Local Style: Beth Hitchcock
Meet local stylist and body positive guru, Beth Hitchcock!
What is something that you’re drawn to in your day to day style and does it translate into your work aesthetic?
I love anything unique, so vintage is something I always get excited about. I customize my clothes when I can too, whether it’s changing the hem, adding a different waistband, decorating with chainstitch, etc. I think everyone should have fun with clothes. If you’re drawn to something, buy it! Even if it’s not something you would traditionally wear. If you love it, you will find a place for it. I tend to use this motto as much as I can with my work too, I like to put custom touches and design garments myself for my artists—and make things feel special.
You style for a living. What has been your most memorable job to date?
That’s a hard question to answer, I’ve worked on so many projects that I’m proud of. Fairly recently, I styled the band Midland for the Grammys, that was a surreal experience. I had been working with the guys from an early start, so it’s been a whirlwind ride and really cool to experience with them. We went from doing our first editorial shoot together, to a year later walking the red carpet at the Grammys. Seeing my work written about in Vogue, GQ and Rolling Stone felt pretty amazing.
The body positivity movement is something that is really important to you. Tell me more about how it has changed your perspective while working in the fashion industry and how you ended up getting involved.
Body image has always been a struggle for me—and working in the fashion industry was hard in that respect when I was younger. Once I started working with brands like Lane Bryant and Eloquii, I was surrounded by women with all body types. Seeing how they loved and respected their bodies was a real turning point for me. Expectations on women’s appearances has never been higher, making it harder and harder for women to love themselves the way they are. It became really hard for me to watch young girls beating themselves up because they didn’t look a certain way. So, I decided I needed to practice what I preach and become more vocal about body image, my struggles with it and what I’ve done to overcome it, all while continuing to work in an industry that struggles with body inclusivity. I have a few passion projects I have been working on, that will be coming out soon. I will continue to work with brands that stand by that positive message and continue the conversation on body diversity. Self-love and being healthy are important—but let’s be real, trying to fit into a mold is boring anyway!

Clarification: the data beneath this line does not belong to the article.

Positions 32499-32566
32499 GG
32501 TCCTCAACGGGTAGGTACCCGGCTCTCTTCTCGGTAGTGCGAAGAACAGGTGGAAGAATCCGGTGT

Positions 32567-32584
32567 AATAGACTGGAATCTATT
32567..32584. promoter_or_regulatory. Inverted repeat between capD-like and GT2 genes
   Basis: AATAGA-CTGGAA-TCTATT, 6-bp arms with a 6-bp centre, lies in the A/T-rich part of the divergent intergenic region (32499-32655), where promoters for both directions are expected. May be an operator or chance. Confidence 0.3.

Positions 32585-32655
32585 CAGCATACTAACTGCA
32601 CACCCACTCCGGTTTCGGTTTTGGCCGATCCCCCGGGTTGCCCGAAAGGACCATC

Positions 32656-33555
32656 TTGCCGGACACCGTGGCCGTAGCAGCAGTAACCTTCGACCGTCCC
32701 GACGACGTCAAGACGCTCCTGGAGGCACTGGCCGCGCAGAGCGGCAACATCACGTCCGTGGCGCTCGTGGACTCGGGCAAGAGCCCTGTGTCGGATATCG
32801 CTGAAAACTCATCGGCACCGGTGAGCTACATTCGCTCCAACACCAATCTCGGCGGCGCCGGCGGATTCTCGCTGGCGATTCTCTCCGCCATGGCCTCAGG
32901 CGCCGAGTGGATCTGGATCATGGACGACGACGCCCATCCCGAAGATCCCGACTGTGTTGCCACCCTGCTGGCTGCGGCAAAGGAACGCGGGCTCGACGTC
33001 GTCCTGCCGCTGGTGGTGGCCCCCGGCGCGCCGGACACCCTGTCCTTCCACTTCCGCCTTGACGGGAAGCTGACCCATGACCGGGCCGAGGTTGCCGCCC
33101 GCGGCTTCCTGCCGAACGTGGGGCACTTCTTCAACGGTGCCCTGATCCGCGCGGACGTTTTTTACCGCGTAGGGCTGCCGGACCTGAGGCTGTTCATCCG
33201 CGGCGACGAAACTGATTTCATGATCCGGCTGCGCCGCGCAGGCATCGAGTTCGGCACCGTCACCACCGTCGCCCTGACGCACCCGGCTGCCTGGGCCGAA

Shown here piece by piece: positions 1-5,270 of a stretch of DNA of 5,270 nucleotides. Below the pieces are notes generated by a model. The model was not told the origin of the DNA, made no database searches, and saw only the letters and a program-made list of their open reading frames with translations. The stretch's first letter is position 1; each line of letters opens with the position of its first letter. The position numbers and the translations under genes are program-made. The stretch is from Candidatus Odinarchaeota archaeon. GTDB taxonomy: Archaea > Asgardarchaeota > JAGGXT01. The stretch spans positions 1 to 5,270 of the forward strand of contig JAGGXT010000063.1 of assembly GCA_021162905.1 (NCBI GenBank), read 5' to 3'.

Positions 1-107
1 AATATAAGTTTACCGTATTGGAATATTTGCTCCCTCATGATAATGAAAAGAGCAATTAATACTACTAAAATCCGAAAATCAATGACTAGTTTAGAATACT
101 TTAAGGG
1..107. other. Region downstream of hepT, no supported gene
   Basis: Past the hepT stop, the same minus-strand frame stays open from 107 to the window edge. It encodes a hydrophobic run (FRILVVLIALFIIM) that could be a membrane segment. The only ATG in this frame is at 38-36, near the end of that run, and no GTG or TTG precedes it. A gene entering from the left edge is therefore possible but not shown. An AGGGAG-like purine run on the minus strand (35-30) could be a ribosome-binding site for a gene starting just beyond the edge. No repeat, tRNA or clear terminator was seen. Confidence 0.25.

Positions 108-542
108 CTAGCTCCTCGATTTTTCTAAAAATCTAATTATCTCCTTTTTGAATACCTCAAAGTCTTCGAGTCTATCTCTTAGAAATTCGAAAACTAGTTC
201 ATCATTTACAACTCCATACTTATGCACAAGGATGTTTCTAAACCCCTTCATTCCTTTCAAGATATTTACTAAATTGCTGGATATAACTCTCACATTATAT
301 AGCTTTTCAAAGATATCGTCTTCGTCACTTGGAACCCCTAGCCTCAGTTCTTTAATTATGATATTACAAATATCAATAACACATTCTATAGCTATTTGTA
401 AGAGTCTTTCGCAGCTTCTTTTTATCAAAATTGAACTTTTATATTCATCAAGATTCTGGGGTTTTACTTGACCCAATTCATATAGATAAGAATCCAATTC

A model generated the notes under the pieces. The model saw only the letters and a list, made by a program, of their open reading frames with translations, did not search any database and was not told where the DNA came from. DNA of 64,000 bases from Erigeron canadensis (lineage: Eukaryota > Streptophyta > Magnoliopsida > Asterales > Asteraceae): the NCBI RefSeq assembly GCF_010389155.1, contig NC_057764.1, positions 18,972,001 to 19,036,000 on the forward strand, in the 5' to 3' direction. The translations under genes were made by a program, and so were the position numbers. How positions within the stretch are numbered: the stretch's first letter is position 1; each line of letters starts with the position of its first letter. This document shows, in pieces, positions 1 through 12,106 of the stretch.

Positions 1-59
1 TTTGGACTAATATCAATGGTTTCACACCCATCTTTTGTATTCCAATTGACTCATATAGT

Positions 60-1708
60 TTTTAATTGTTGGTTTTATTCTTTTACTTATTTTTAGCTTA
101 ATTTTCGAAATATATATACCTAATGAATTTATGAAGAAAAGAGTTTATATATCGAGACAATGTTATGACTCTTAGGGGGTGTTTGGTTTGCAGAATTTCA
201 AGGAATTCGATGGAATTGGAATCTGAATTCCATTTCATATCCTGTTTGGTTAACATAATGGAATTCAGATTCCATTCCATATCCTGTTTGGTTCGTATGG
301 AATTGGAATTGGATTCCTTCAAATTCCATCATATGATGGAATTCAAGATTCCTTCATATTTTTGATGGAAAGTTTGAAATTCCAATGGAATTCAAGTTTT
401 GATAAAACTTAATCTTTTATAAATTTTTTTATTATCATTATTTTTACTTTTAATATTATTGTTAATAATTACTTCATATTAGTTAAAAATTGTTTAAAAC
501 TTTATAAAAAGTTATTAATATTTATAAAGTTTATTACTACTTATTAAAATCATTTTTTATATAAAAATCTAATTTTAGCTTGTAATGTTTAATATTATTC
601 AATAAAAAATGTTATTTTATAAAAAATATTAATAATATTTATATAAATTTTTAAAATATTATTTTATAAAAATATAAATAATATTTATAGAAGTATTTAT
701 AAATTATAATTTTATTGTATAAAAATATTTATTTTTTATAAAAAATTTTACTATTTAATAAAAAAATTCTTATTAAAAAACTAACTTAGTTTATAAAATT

You’re from Ohio — a real midwestern girl! How are you handling Texas and what are your favorite places in Austin since moving here a year ago?
Austin was a very welcome change from NYC, which is where I lived the past 8 years prior to moving to Austin in April 2018. I just loved Austin. My first time here was two summers ago and I fell in love, I couldn’t shake it. When I finally made the leap to leave NYC, I knew Austin was the place for me. It’s a very healing city, the community here has completely changed my life. Just being here has turned me into a much more positive fun-loving person. The way the outdoors is intertwined throughout the city is very magical. The energy of the city is perfect. Some of my favorite things are taking drives through the hill country, biking to Barton Springs and smoothies from Juiceland.
Where are you off to next?
As I write this, I’m on a location shoot at a farm in rural Ohio, I’m on the road a ton. In the next month I’ll be heading to NYC for a fashion shoot as well as a shoot for my other company Private Editorial. Then from there, Nashville to style a band for their upcoming tour as well as red carpet for the Americana Fest. Next to LA for an advertising shoot—and a few little projects in Austin in between.
Pink floral gown by Giambattista Valli, necklaces by ByGeorge Vintage and Dowry
Green skirt by Brunello Cucinelli, jewelry by VADA, gold platforms by Dries Van Noten